After the war, the British Railways (BR) bought twenty-five locomotives. These were initially numbered 73774-73798 but later re-numbered 90750-74. They were mostly operated by BR's Scottish Region on heavy freight trains and were all withdrawn between 1961 and 1962.


Sixteen of the twenty Middle East locomotives went to Greece, where they formed Class Λβ of the Hellenic State Railways, numbered Λβ951 to Λβ966.


The remaining 4 Middle East locomotives remained in Syria and operated on the Chemins de Fer Syriens (CFS). These engines formed the CFS Class 150.6.

Further WD services[edit]

In the 1952 WD renumbering scheme, the two remaining in WD service (at the Longmoor Military Railway), Nos. 73651 and 73797, were renumbered 600 and 601 respectively. The also received names: 600 Gordon and 601 Kitchener.


LMR 600 Gordon has survived and has been steamed on the Severn Valley Railway, though as of 2018 it is out of service, cosmetically restored and on display in the Engine House.

Two more have been repatriated from Greece. One has been numbered 90775, one higher than the last BR engine, and has carried the name Sturdee[1] (as WD/LMR No. 601 before being numbered 90775) and is operational on North Norfolk Railway where it has now been renamed The Royal Norfolk Regiment as of 2017[2]. The other is WD No. (7)3672 which has been named Dame Vera Lynn. The loco is currently Beginning overhaul in a headshunt at Grosmont, NYMR.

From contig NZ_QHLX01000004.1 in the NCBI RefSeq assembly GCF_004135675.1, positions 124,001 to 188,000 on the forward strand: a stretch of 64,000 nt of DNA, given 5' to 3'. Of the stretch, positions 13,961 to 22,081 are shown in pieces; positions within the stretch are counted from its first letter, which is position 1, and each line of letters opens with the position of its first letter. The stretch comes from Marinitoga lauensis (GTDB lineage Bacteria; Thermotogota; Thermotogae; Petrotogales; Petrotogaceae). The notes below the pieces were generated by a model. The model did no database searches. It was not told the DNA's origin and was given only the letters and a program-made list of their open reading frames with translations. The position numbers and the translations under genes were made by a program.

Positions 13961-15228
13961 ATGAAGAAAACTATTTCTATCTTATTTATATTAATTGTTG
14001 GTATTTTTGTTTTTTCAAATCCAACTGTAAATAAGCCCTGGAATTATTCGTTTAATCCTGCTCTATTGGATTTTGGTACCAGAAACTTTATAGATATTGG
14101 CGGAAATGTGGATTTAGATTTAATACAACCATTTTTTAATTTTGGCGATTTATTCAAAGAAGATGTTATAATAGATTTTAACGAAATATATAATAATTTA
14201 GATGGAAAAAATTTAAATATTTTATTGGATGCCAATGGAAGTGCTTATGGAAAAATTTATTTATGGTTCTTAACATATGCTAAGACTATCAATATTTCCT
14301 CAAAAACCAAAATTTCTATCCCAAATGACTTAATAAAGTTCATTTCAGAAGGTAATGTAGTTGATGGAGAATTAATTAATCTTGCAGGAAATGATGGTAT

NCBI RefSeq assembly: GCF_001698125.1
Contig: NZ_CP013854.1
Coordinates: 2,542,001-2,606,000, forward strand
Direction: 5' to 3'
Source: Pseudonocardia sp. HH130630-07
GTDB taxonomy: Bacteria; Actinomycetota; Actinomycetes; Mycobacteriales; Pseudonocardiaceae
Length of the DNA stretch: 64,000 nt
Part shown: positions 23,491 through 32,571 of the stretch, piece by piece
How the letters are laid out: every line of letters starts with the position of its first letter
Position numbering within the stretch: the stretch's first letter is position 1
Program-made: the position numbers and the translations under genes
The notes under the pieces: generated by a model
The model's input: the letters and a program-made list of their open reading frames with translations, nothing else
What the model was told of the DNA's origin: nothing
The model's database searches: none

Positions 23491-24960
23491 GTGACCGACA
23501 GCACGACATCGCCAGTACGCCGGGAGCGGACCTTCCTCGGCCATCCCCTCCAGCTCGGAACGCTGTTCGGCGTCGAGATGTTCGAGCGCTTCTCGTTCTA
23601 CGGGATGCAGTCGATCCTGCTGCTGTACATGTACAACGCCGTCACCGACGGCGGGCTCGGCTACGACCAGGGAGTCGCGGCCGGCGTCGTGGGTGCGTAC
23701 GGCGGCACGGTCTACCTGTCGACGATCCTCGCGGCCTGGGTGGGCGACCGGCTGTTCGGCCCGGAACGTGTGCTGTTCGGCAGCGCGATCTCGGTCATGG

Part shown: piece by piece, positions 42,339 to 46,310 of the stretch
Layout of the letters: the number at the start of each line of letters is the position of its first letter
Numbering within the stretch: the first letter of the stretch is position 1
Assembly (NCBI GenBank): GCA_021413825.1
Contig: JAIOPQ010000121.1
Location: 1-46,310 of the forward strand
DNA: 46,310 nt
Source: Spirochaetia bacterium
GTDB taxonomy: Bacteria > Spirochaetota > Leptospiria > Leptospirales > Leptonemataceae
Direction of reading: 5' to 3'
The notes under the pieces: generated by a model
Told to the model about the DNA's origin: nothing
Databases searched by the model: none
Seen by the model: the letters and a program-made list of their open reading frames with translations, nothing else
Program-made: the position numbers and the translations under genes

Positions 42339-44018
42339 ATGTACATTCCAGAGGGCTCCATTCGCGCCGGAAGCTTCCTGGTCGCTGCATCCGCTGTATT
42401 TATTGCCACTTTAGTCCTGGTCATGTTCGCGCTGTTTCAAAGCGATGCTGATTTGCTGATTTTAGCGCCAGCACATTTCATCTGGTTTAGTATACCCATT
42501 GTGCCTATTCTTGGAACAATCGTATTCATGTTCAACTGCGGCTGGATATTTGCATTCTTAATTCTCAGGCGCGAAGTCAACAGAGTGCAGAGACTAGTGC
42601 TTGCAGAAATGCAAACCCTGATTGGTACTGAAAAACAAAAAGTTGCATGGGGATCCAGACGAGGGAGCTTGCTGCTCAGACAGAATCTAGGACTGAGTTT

The 4th one in preservation WD 73755 (NS 5085) survives in the Dutch Railway Museum (Nederlands Spoorwegmuseum) in Utrecht. It carried the nameplate Longmoor, after the Royal Engineer's base at Longmoor, with the coat of arms of the Royal Engineers above.

Six locomotives remain in various states in Greece with Λβ962 and Λβ964 operating mainline tours on the Drama to Xanthi line. Other locomotives remain in poor states stored awaiting further use.

Numbers Name Location
(7)3651 600 Gordon On display in the Engine House, Severn Valley Railway, England
(7)3652 Λβ951 90775* The Royal Norfolk Regiment* Operational, North Norfolk Railway, Norfolk, England
(7)3656 Λβ955 Dumped, Thessaloniki, Greece.[3]
(7)3672 Λβ960 Dame Vera Lynn* Undergoing overhaul at Grosmont North Yorkshire Moors Railway, Yorkshire, England
(7)3674 Λβ961 Dumped at an unknown location in Greece.[4]
(7)3677 Λβ962 Stored Drama. Was operational on the Drama to Xanthi line in Greece.[5]
(7)3682 Λβ964 Stored in Thessaloniki depot. Was operational on the Drama to Xanthi line in Greece, and used for static filming in 2015.[6]
(7)3684 Λβ966 Was Dumped, Thessaloniki, Greece.[7]
(7)3699 Λβ958 Stored derelict at Tithorea, Greece.[8]
73755 5085 Longmoor Nederlands Spoorwegmuseum, Utrecht, Netherlands

* Name or number applied after preservation

Notes and references[edit]

  1. ^ after Doveton Sturdee
  2. ^ Bale, David (9 September 2017). "Hundreds gather to gaze in awe as the age of steam returns to north Norfolk". Eastern Daily Press. Archived from the original on 9 September 2017. Retrieved 9 September 2017.
  3. ^ http://www.steamlocomotive.info/vlocomotive.cfm?Display=20132
  4. ^ http://www.steamlocomotive.info/vlocomotive.cfm?Display=20133
  5. ^ http://www.steamlocomotive.info/vlocomotive.cfm?Display=20134
  6. ^ http://www.steamlocomotive.info/vlocomotive.cfm?Display=20135
  7. ^ http://www.steamlocomotive.info/vlocomotive.cfm?Display=20136
  8. ^ http://www.steamlocomotive.info/vlocomotive.cfm?Display=27204

Further reading[edit]

  • Boddy, M. G.; Brown, W. A.; Neve, E.; Yeadon, W. B. (November 1983). Fry, E. V. (ed.). Locomotives of the L.N.E.R., Part 6B: Tender Engines—Classes O1 to P2. Kenilworth: RCTS. ISBN 0-901115-54-1.
  • Tourret, R. (1995). Allied Military Locomotives of the Second World War. Abingdon, Oxon: Tourret Publishing. ISBN 0-905878-06-X.
  • Rowledge, J. W. P. Heavy Goods Engines of the War Department: Vol. 3 – Austerity 2-8-0 and 2-10-0.

External links[edit]